I’ve been swamped with revisions and thought I’d ask my talented friend, Beth Kephart, to host today’s post. Beth kindly agreed and it made me all sorts of happy. I mean, have you visited Beth’s blog? Her blog is beautiful prose and color.
And she’s here!
Please welcome Beth…
Dear HipWriterMama (who is indeed a very hip, very fine writer, not to mention a very great mother and dear soul) invited me here for a guest post, and I said yes, of course. It’s really great, for one thing, to hang out in her well-decorated, thoroughly well-organized space. (I’m already feeling calmer.) But it’s also really wonderful to have a chance to talk here about my new book, THE HEART IS NOT A SIZE.
HEART was a long time coming. Written shortly after I journeyed to Juarez with my husband, son, and about two dozen others, it stayed put for awhile—bought by HarperTeen but put onto a back shelf while work on NOTHING BUT GHOSTS proceeded. Sometimes books need to stew, and HEART certainly did, for while I had the landscape down, and while I had captured my love for the gorgeous children that we’d met in a squatters’ village known as Anapra, I did not yet have a sufficiently firm grip on my two protagonists, Georgia and Riley. I knew Georgia, my protagonist, to be a middle child, as I am a middle child. I knew her to be sturdy, responsible, strong-seeming. I knew that she was wrestling with something deep within, but I had not named it yet. Georgia sees a flier, in the story, announcing a goodwill trip to Juarez. She decides that she must go. Something is drawing her to the raw and the unknown, but in my first drafts of the book, it wasn’t entirely clear to me what that was.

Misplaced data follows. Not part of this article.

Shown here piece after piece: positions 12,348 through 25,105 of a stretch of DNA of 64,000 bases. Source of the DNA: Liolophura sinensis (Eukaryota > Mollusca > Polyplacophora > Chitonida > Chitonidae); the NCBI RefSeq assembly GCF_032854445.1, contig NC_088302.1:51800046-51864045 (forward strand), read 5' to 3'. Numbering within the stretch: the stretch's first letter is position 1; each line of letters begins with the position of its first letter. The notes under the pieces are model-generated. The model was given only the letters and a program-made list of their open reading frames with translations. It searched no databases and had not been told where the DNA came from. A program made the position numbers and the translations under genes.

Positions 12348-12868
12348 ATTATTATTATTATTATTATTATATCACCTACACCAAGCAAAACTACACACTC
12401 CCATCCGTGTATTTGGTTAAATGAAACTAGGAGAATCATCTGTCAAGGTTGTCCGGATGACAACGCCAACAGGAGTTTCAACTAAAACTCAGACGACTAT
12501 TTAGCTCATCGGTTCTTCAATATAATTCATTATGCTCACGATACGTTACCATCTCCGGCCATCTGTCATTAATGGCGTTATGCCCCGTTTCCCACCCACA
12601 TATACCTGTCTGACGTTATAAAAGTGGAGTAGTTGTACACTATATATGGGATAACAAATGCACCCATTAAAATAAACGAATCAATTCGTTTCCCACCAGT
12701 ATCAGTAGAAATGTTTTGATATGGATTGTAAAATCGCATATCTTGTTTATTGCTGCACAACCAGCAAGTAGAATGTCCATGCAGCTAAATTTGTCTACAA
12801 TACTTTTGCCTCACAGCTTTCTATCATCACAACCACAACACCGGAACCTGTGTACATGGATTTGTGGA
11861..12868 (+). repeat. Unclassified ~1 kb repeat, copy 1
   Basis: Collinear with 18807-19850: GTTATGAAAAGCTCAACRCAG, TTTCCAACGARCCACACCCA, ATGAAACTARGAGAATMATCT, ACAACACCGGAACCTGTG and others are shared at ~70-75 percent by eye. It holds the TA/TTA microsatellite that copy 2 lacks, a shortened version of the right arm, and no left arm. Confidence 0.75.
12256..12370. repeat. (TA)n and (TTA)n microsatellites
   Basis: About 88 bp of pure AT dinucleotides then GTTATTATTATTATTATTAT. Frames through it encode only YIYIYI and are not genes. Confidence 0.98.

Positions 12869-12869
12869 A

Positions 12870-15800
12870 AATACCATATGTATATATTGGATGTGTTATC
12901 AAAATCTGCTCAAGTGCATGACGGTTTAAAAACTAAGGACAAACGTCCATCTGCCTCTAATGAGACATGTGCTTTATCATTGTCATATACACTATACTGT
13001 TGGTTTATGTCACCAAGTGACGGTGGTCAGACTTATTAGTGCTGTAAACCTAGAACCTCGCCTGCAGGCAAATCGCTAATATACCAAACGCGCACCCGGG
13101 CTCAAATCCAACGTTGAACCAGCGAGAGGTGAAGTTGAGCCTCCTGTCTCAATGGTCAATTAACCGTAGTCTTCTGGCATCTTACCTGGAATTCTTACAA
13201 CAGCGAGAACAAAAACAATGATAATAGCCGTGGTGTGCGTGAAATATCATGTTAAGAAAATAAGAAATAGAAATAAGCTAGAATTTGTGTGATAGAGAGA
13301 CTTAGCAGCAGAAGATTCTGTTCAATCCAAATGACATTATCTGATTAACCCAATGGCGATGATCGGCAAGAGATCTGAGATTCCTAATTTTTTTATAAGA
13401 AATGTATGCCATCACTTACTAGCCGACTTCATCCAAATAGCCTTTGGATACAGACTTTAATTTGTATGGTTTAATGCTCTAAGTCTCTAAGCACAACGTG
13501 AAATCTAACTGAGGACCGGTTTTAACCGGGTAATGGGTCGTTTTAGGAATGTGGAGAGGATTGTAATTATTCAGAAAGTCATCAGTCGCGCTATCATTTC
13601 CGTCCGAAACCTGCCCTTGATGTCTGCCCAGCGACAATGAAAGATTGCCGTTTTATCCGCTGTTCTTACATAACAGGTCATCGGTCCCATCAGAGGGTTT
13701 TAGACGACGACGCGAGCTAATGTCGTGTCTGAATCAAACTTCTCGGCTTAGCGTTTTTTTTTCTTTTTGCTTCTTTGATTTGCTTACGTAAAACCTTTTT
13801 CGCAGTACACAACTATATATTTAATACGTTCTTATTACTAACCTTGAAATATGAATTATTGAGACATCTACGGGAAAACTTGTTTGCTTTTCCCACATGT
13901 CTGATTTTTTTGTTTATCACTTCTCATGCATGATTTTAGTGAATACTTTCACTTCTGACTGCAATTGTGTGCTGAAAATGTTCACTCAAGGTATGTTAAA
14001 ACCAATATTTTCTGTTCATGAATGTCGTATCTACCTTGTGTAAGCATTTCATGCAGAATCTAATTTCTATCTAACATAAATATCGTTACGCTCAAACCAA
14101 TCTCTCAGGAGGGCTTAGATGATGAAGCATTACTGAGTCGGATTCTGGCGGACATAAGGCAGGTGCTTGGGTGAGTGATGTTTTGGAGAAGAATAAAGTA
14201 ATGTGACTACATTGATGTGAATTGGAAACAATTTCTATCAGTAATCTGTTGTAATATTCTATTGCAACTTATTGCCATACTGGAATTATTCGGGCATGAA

Riley, Georgia’s best friend, is a character I discovered one night at a restaurant as I watched a beautiful slip of a girl tell stories to a friend. She was familiar to me; I sensed I knew her inner story. She was Riley; I have no idea where that name came from. I put her down on paper and then I waited to move more knowingly within her world.
I need time away from books to make them right, and I took about a year away from HEART. When I returned to it, I was aching for it. I wanted to be with it, and with nothing else. Jill Santopolo, then at HarperTeen, was asking some interesting and on-point questions. I wanted to answer her, but more than anything: I wanted answers for myself.
HEART matters to me because it is about a real place suffering very real turmoil. It is about that question: What can we really do to make a difference in the world? I have always sought to write books that somehow make a difference, and if I can, with HEART, bring attention to Juarez, if I can help girls who are battling with the secrets with which Georgia and Riley do battle, then I will feel as if the journey that I took with HEART was ultimately the right one.
Guest post by Beth Kephart
Thank you so much, Beth!
If you want to know more about Beth, check out her WBBT interview, her writing tip on bringing emotion to the page, and her interview podcast with Barbara DeMarco-Barrett. Beth’s kindness, her talent, her spirit simply shines.
THE HEART IS NOT A SIZE received a starred VOYA review and was named to the Indiebound list for spring. Please join Beth at Barnes and Noble, Devon, PA on Educator’s Day, April 13th at 3:30pm or for the book’s launch party at Children’s Book World, Haverford, PA,
EDITED TO ADD: In the spirit of Jennifer Hubbard’s Library Challenge, I’ve decided to tweak things and take up Beth’s call to action and make a difference for the children in Juarez. I’m currently researching a couple organizations–Missions Ministries and the Juarez Children’s Education Program–they help build homes and educate the children in Juarez. Hopefully, I’ll be able to nail down the right non-profit fund in the next day or so and will update the information on this post.